hypergraphs, for which we leave certain complexity theoretic questions open.

Joint work with Marco Aldi (Virginia Commonwealth University), Niel de

Beaudrap (University of Oxford), and Seyran Saeedi (Virginia

Commonwealth University).

Bio:

Sevag obtained his Ph.D. in 2012 from the University of Waterloo in

Canada under the supervision of Dr. Richard Cleve. He taught as a

Visiting Lecturer at the University of Illinois at Chicago in Fall 2012,

and from 2013-2014 was a Postdoctoral Fellow in the group of Dr. Umesh

Vazirani at the University of California, Berkeley. He was awarded

Canada’s top postdoctoral fellowship in 2013, the NSERC Banting

Postdoctoral Fellowship, and was also a Simons Research Fellow at the

Simons Institute for the Theory of Computing at UC Berkeley. From 2014

to 2018, he was an Assistant Professor in Computer Science at Virginia

Commonwealth University in the USA, and since 2018 is a Junior Professor

in Computer Science at Universität Paderborn, Germany. He served from

2016 to 2018 as Secretary on the Board of Trustees of the Computational

Complexity Conference (CCC) (currently acts as Past Secretary from 2018

to 2019), and is a Founding Editor of the open-access journal Quantum.

### Time

(Friday) 11:00 am - 12:00 pm

### Location

L0.16 @CWI

Science Park 123, Amsterdam

### Organizer

Qusoft Seminars

*14 mar*

*12:45 pm- 5:30 pm*Distinguished Lectures on Quantum Software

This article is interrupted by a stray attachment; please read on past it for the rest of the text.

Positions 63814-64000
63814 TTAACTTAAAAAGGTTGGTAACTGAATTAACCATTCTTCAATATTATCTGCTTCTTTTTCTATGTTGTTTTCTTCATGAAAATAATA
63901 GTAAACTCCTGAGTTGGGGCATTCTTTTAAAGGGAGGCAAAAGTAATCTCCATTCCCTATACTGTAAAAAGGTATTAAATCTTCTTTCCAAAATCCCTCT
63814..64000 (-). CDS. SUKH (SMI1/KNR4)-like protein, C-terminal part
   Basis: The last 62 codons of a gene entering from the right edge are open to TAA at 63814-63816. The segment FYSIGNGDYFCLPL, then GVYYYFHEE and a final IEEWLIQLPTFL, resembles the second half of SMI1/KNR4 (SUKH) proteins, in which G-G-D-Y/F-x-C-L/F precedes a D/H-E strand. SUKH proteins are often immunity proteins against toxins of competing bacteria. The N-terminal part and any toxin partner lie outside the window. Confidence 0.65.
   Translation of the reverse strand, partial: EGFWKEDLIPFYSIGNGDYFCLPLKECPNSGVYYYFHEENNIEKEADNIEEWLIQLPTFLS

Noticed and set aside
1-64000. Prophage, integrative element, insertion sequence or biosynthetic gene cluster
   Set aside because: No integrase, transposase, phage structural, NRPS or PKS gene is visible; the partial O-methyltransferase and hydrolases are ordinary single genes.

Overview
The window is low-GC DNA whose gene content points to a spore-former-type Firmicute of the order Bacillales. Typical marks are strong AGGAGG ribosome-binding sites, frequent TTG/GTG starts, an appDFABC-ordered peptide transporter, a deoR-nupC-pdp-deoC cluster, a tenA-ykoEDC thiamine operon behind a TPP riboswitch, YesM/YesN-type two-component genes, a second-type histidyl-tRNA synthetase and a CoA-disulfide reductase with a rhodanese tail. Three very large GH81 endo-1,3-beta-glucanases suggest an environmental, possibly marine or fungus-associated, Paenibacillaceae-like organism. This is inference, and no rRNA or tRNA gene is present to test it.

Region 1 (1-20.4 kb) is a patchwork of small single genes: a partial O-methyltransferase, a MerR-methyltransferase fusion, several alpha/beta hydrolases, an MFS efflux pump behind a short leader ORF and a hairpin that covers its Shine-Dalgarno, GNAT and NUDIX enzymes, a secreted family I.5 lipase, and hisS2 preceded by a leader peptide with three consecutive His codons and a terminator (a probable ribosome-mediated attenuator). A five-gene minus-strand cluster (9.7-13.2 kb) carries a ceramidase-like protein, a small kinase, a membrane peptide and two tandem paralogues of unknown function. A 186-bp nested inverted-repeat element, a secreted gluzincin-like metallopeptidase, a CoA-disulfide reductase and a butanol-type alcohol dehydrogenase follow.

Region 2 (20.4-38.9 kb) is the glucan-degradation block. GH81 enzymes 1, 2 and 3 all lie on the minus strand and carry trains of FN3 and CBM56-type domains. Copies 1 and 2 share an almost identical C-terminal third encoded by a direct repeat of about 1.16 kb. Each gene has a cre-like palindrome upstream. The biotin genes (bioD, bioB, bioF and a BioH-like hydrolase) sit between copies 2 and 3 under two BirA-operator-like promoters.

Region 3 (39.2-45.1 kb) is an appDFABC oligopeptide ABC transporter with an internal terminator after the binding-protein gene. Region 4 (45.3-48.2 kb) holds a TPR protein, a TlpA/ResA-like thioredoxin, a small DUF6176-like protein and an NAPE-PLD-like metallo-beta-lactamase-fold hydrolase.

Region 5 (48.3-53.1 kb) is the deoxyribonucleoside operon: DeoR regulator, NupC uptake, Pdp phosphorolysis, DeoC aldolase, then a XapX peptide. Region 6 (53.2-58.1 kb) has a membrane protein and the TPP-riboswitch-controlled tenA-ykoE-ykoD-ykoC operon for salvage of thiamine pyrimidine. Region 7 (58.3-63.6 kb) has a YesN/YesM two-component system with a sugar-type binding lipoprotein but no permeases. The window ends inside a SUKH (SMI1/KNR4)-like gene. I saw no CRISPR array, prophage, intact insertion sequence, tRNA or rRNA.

### Event Details

Featuring an all-star line-up, the

more

### Event Details

Featuring an all-star line-up, the first edition of QuSoft’s Distinguished Lectures on Quantum Software will take place on 14 March 2019. Experts from throughout the field of quantum cryptology and quantum foundations will share their views and expertise.

Notable for his pioneering work on quantum informatics, Gilles Brassard (Université de Montréal) will discuss his recent breakthroughs. Brassard has made remarkable progress in aligning quantum theory with Albert Einstein’s perspective on local realism – with no need for what Einstein colorfully dismissed as ‘spooky action at a distance’. During his lecture, Brassard will discuss how quantum theory can be completed, including entanglement, but without resorting to nonlocality, Bell’s theorem notwithstanding.

Brassard is regarded by many as one of the founding fathers of quantum informatics. In 2018, Brassard won the prestigious Wolf Prize in Physics for his contribution to the creation and development of quantum cryptography and quantum teleportation. Currently, Brassard is a visiting scientist at QuSoft, the Dutch research center for quantum software.

PROGRAM

12.45-13.15

Registration

13.15-13.30

Opening

13.30-14.10

Christian Schaffner (UvA/CWI/QuSoft)

“The Quantum-Random-Oracle Model”

14.10-14.50

Nicolas Gisin (University of Geneva)

*“Quantum Non-Locality in Networks”